James: And you’ve got Ben married to Val as well, with the twins.

Michael: Well, I thought it was a, you know, I thought it was a serviceable
season. I never agreed with David Paulsen. I mean, he wanted to make it
DALLAS and it’s not DALLAS. And I resented that, to be very honest with you.

Jason: Yeah.

Michael: Because DALLAS was a male oriented show. The women were all weak
and the men were strong. (Mimicking Sue Ellen again) “Oh no, JR! Oh yes,
JR!” They kept driving into telephone poles.

(Jason and James laugh)

Jason: Yes! Well, at least he didn’t write out one of the female characters
like the Victoria Principal character was written out in the end.

Michael: Well, she wanted to leave.

Jason: But it was done in such a strange way, wasn’t it? Because they didn’t
put a full stop to it, it lingered and it was – they even brought in another
actress at one point. It was all very odd.

Michael: Well, I don’t think they really knew how to do it, to be honest
with you. I don’t think they’re the story tellers that David Jacobs is. And
again they had always – there was not one strong woman on the show. Maybe
Miss Ellie, but she wasn’t a central character. She was a side character,
you know. And KNOTS LANDING had strong women and strong men and weak women
and weak men. I don’t think David Paulsen was the – had the facility to
write complicated characters like that.

Jason: Yes, and talking of strong women, one of my personal favourites was
the Claudia Lonow character, Diana Fairgate. What a wonderful performance, I

Michael: She was wonderful as a performer and a kid and turned into being a
very successful writer in her own right.

Jason: And of course you gave her some really high octane story lines,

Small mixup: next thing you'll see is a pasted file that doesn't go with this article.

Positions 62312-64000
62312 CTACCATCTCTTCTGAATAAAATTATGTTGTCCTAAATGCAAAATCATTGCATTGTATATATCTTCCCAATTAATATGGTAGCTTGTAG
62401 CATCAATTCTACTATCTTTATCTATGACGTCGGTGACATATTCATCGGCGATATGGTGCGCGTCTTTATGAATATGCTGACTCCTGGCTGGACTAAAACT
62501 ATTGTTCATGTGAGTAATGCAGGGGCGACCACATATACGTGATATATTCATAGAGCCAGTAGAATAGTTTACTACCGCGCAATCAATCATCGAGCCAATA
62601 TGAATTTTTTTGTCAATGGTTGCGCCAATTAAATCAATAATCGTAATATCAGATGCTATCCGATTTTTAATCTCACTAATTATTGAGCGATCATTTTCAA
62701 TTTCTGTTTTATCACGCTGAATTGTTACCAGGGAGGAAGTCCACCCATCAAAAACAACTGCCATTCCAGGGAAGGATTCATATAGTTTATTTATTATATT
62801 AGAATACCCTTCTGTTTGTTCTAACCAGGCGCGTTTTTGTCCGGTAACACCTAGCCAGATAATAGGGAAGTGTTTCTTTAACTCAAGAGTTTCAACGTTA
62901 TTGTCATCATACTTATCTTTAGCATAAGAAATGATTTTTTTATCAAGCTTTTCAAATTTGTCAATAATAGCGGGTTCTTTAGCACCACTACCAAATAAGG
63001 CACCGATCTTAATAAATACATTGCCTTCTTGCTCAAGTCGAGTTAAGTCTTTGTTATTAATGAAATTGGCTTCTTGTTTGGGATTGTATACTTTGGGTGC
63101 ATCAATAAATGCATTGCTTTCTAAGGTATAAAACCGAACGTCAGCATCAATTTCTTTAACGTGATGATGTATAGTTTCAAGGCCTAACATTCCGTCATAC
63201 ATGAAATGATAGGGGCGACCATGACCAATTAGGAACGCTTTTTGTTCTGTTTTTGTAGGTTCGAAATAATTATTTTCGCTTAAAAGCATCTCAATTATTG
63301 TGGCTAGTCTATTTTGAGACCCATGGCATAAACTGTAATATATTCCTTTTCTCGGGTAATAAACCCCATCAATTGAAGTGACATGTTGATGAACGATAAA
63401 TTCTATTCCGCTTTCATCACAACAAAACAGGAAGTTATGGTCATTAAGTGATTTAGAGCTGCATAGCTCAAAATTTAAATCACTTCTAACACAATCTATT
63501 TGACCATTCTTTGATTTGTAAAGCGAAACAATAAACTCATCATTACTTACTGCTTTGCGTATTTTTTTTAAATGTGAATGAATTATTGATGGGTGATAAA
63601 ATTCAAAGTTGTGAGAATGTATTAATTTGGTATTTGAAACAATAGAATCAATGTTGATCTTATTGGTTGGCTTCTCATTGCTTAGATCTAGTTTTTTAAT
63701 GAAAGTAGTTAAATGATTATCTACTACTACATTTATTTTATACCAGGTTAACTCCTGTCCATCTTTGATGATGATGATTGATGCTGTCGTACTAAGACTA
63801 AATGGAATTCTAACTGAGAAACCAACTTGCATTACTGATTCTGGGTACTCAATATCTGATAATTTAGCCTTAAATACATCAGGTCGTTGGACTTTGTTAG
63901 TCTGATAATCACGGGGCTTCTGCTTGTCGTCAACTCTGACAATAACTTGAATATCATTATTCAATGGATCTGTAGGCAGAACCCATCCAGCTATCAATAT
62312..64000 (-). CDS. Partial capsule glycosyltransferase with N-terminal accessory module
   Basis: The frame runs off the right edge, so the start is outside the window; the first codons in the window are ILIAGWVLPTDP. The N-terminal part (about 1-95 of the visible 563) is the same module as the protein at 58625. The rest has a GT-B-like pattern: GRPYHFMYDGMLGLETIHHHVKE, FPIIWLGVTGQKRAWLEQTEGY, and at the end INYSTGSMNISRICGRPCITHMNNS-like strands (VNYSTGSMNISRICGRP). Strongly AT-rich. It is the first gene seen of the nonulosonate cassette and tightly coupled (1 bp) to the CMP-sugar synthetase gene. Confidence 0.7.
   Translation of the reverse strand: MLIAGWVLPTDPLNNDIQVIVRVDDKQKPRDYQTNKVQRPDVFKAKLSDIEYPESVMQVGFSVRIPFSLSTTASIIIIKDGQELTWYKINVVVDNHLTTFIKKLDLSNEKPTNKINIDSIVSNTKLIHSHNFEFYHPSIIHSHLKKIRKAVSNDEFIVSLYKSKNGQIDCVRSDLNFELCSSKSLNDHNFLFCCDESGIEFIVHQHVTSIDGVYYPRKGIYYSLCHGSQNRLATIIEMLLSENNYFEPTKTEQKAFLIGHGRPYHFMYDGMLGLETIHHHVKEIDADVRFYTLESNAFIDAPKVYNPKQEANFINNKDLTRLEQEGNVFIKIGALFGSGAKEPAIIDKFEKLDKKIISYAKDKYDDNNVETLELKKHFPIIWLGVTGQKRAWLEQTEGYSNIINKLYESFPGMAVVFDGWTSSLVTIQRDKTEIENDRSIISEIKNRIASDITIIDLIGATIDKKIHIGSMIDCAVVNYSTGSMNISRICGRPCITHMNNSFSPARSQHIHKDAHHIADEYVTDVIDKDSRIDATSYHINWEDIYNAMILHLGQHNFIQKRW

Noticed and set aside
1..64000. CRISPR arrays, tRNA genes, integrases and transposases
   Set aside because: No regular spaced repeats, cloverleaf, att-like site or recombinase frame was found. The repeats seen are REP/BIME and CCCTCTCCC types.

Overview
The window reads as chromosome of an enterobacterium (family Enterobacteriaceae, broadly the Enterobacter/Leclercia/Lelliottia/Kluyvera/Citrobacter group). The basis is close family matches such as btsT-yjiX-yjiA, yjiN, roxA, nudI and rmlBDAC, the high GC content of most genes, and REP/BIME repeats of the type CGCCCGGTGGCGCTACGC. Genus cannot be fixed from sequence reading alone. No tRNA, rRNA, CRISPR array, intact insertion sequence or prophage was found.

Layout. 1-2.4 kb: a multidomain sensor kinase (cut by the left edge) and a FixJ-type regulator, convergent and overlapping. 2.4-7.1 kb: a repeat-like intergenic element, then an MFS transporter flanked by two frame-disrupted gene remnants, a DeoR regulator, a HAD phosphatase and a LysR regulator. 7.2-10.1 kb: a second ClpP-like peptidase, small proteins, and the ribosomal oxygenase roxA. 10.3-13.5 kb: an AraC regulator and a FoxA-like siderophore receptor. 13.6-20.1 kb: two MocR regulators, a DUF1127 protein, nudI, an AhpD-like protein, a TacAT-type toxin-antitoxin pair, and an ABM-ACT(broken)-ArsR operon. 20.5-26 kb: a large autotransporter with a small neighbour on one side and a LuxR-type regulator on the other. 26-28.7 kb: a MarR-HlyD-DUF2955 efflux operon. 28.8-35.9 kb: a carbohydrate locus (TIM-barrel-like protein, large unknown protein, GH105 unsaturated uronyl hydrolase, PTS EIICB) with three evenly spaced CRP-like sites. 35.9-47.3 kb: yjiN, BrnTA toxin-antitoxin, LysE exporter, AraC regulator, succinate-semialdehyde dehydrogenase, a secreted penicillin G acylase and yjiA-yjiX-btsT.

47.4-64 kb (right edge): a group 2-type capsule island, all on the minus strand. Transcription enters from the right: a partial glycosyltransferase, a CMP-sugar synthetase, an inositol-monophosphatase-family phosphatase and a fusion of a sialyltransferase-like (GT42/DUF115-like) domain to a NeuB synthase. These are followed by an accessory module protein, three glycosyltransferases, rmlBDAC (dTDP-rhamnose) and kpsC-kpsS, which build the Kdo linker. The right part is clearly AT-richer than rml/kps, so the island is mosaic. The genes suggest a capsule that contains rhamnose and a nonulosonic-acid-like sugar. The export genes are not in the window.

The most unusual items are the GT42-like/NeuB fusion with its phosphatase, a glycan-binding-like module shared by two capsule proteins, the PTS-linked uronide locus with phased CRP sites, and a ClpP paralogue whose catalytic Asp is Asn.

didn’t you, with Chip and that whole saga with Ciji? I mean, she was right
in there and it really, really worked.

Michael: It did. I think that one of things that we successfully achieved,
and I don’t know how we did it, because every year I would lose sleep over
it, because I was so – I just – I said, “Oh my God, we’re never gonna be
able to do it this year, we’ll never be able to do it”, is tying all our
people into a story.

Jason: Yeah.

Michael: And that’s what the Ciji story did and that’s what the Chip story –
I mean, it really tied everybody in. And that’s when we were the most

Jason: Yes.

Michael: It was always really, really hard to do, because we were not a
family saga the way DALLAS was, you know, where things could happen under
one roof, and when you’re jumping around like that, it’s really very, very
difficult, and I must take my hat off to David and all the writers on the
show. I mean, Ann Marcus was the one who came up with the Ciji character and
the Ciji story.

Jason: Oh really? Wow.

Michael: She was just – she was terrific for us. You know, she really – when
the show was really having a lot of problems towards the very end, toward
our last couple of years, when we had to shut down and let a lot of people
go, we brought her back in and she really helped us get that last two years
back on track. And that’s when David and I realised that it was over.

Jason: Yeah. Because I guess with a show like KNOTS LANDING, it’s not as
simple as saying, “Well, let’s introduce ten new regular characters”, is it?

Michael: No, you can’t, you can’t. I mean, look at Paige. She came in – we
tried, you know, to have another Donna, you know, or another Abby. That’s
how she was introduced. As she evolved, she became a heroine!

Jason: Yes.

Michael: You know, she became a good girl. We didn’t have a bad girl. We
kept floundering for a bad girl and, you know, Kathy Noone, though she was,
you know, bad in her own way, didn’t really fit that role and I just didn’t
– David and I think we were tired – and, you know, everybody was gettin’ a
little older, so it was like, “Who are you gonna bring in to be a femme

Jason: Yes, it’s true, isn’t it? And can we just talk about your own career
a little bit more, and perhaps just some of the other things – work – you’ve
done, and talk to you a bit about FLAMINGO ROAD?

Michael: Oh, I loved that show.

James: It’s great, isn’t it?

Jason: What a fantastic show.

Michael: Pardon?

Jason: We think it’s fantastic. It has no – it’s almost like CAT ON A HOT
TIN ROOF, isn’t it?

Michael: I think if that show had’ve been on ABC or CBS, it would have had a
long run, but I think NBC just thought it was beneath them. It was just –